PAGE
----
Photo by Sofia Negron

Choreographically, Rioult succeeds in making a controlled, scripted event look random and uncontrolled. The piece is roughly divided into segments by song, with one segment – the one dealing with the front man’s personal issues and drug use, being somewhat distinctive from the others – but the overall ambience is constant. The company dancers who get to move in ways they’d never before contemplated, and to lose themselves while concurrently retaining full control, look like they’re having a blast. And Jere Hunt, who played the band’s leader and the era’s emblem, performed ignited. Fire In The Sky may not be a “great” dance, but it’s a great to witness and be a part of, albeit vicariously.

Jere Hunt and RIOULT Dance NY dancers in Pascal Rioult's "Fire in the Sky" Photo by Sofia Negron

Jere Hunt and RIOULT Dance NY dancers
in Pascal Rioult’s “Fire in the Sky”
Photo by Sofia Negron

Rioult has said that Fire In The Sky, his first rock and roll ballet, is intended to capture a formative time in his life where music by Deep Purple and similar groups was a major and essential component. His first piece, Te Deum, which opened the program, captures another – when he decided to abandon dancing and focus on choreography, and the pain and uncertainty of that transition.

Rioult first arrived in the United States from France in 1981 on a fellowship to study modern dance, eventually becoming a member of, and principal dancer with, the Martha Graham Dance Company. Te Deum, which has been modified somewhat from its initial form, shows indebtedness to Graham, but also – as was the case with many Graham Company alumnae – attempts to explore a different choreographic path.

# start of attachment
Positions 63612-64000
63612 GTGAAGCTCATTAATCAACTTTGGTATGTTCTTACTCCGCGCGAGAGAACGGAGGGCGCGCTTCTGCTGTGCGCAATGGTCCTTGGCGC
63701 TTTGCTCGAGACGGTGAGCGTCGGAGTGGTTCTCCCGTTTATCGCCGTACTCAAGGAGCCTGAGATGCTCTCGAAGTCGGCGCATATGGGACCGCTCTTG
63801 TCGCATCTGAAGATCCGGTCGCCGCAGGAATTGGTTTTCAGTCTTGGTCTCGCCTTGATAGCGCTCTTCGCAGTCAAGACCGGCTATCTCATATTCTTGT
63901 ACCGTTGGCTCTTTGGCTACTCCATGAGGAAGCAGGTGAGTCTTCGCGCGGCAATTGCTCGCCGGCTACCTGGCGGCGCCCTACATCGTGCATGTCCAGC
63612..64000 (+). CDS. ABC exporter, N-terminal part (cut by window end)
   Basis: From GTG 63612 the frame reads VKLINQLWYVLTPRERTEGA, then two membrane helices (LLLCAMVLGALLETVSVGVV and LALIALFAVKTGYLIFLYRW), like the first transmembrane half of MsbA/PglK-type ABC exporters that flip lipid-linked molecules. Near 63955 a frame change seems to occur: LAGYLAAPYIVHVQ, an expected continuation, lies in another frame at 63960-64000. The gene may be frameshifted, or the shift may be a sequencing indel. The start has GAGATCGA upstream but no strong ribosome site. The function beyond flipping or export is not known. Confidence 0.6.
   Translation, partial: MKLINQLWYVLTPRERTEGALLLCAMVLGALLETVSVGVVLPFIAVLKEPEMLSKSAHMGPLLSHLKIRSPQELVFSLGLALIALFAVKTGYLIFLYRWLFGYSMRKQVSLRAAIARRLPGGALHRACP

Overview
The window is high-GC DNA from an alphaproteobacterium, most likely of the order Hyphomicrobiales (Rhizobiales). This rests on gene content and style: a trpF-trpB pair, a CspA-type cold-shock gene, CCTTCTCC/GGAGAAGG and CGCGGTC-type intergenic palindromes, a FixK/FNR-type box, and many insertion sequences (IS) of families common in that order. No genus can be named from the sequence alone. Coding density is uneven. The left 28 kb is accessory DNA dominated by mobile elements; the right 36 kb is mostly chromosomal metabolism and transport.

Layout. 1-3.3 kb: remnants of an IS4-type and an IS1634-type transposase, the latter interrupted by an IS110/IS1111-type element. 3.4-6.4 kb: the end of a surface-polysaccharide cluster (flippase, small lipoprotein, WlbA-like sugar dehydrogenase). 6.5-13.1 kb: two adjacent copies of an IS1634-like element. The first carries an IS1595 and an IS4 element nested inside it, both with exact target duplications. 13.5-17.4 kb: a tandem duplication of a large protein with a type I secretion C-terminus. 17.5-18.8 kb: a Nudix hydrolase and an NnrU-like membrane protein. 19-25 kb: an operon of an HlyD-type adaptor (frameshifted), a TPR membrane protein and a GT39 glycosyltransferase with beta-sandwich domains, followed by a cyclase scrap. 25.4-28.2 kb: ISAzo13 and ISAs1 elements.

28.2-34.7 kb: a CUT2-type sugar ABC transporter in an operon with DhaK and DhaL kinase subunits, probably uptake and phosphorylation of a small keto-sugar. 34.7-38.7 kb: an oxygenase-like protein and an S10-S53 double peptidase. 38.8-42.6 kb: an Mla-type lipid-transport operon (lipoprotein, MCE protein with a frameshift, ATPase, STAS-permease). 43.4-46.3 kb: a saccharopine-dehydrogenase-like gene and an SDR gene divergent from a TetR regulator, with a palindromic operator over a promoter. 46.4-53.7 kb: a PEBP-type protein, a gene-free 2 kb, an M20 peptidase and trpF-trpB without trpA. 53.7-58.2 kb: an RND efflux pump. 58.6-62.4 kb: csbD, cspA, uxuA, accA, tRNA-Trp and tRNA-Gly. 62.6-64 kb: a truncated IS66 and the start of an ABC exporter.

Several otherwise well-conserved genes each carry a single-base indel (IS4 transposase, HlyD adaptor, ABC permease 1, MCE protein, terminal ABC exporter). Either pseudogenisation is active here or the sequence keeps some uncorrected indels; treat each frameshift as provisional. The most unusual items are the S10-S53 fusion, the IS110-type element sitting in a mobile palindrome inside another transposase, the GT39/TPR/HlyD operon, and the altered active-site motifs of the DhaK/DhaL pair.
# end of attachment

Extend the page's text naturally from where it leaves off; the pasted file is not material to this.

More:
RIOULT Dance NY dancers in Pascal Rioult's "Te Deum" Photo by Sofia Negron

RIOULT Dance NY dancers
in Pascal Rioult’s “Te Deum”
Photo by Sofia Negron

There are many such “transition” pieces, but this one is in a sense far more literal, and more accomplished-looking, than others I’ve seen. Choreographed to the composition of the same name by Arvo Part, the piece, not surprisingly, has a spiritual aura appropriate for a life decision that to a large extent relies on faith. It includes, as characters that are readily discernable (it’s not the kind of dance that one has to have a doctorate to comprehend), Rioult at the time of the transition, his memory of himself as a dancer, other dancers (male and female) that he performs – and has performed – with, a “muse” figure, and dancers who appear to be imaginary composites of his experiences (or angelic figures representing the same) encouraging him.